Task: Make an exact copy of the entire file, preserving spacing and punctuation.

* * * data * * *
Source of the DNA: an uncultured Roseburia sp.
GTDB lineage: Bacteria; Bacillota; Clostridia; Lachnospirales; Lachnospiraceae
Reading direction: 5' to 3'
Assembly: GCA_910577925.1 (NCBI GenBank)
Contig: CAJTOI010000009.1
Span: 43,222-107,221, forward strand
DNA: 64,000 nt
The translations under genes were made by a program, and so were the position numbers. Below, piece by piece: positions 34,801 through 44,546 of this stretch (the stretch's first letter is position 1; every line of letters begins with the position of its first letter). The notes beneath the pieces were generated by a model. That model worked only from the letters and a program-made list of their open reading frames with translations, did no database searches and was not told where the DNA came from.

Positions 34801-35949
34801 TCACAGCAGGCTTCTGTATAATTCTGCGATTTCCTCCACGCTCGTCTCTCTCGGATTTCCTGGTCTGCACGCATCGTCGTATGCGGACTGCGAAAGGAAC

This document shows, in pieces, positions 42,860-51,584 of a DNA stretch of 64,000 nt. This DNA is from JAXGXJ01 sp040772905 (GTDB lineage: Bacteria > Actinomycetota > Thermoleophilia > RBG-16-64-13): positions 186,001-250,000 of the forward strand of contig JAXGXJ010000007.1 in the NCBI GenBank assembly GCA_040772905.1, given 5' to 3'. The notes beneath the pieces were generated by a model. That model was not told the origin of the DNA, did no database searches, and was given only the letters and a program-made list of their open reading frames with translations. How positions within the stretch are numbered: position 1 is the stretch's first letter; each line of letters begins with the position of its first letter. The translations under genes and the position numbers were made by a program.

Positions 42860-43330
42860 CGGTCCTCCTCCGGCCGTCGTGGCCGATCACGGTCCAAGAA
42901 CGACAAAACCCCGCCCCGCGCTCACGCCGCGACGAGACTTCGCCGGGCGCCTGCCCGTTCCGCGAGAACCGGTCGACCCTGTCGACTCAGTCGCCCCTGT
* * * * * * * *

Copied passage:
Source of the DNA: an uncultured Roseburia sp.
GTDB lineage: Bacteria; Bacillota; Clostridia; Lachnospirales; Lachnospiraceae
Reading direction: 5' to 3'
Assembly: GCA_910577925.1 (NCBI GenBank)
Contig: CAJTOI010000009.1
Span: 43,222-107,221, forward strand
DNA: 64,000 nt
The translations under genes were made by a program, and so were the position numbers. Below, piece by piece: positions 34,801 through 44,546 of this stretch (the stretch's first letter is position 1; every line of letters begins with the position of its first letter). The notes beneath the pieces were generated by a model. That model worked only from the letters and a program-made list of their open reading frames with translations, did no database searches and was not told where the DNA came from.

Positions 34801-35949
34801 TCACAGCAGGCTTCTGTATAATTCTGCGATTTCCTCCACGCTCGTCTCTCTCGGATTTCCTGGTCTGCACGCATCGTCGTATGCGGACTGCGAAAGGAAC

This document shows, in pieces, positions 42,860-51,584 of a DNA stretch of 64,000 nt. This DNA is from JAXGXJ01 sp040772905 (GTDB lineage: Bacteria > Actinomycetota > Thermoleophilia > RBG-16-64-13): positions 186,001-250,000 of the forward strand of contig JAXGXJ010000007.1 in the NCBI GenBank assembly GCA_040772905.1, given 5' to 3'. The notes beneath the pieces were generated by a model. That model was not told the origin of the DNA, did no database searches, and was given only the letters and a program-made list of their open reading frames with translations. How positions within the stretch are numbered: position 1 is the stretch's first letter; each line of letters begins with the position of its first letter. The translations under genes and the position numbers were made by a program.

Positions 42860-43330
42860 CGGTCCTCCTCCGGCCGTCGTGGCCGATCACGGTCCAAGAA
42901 CGACAAAACCCCGCCCCGCGCTCACGCCGCGACGAGACTTCGCCGGGCGCCTGCCCGTTCCGCGAGAACCGGTCGACCCTGTCGACTCAGTCGCCCCTGT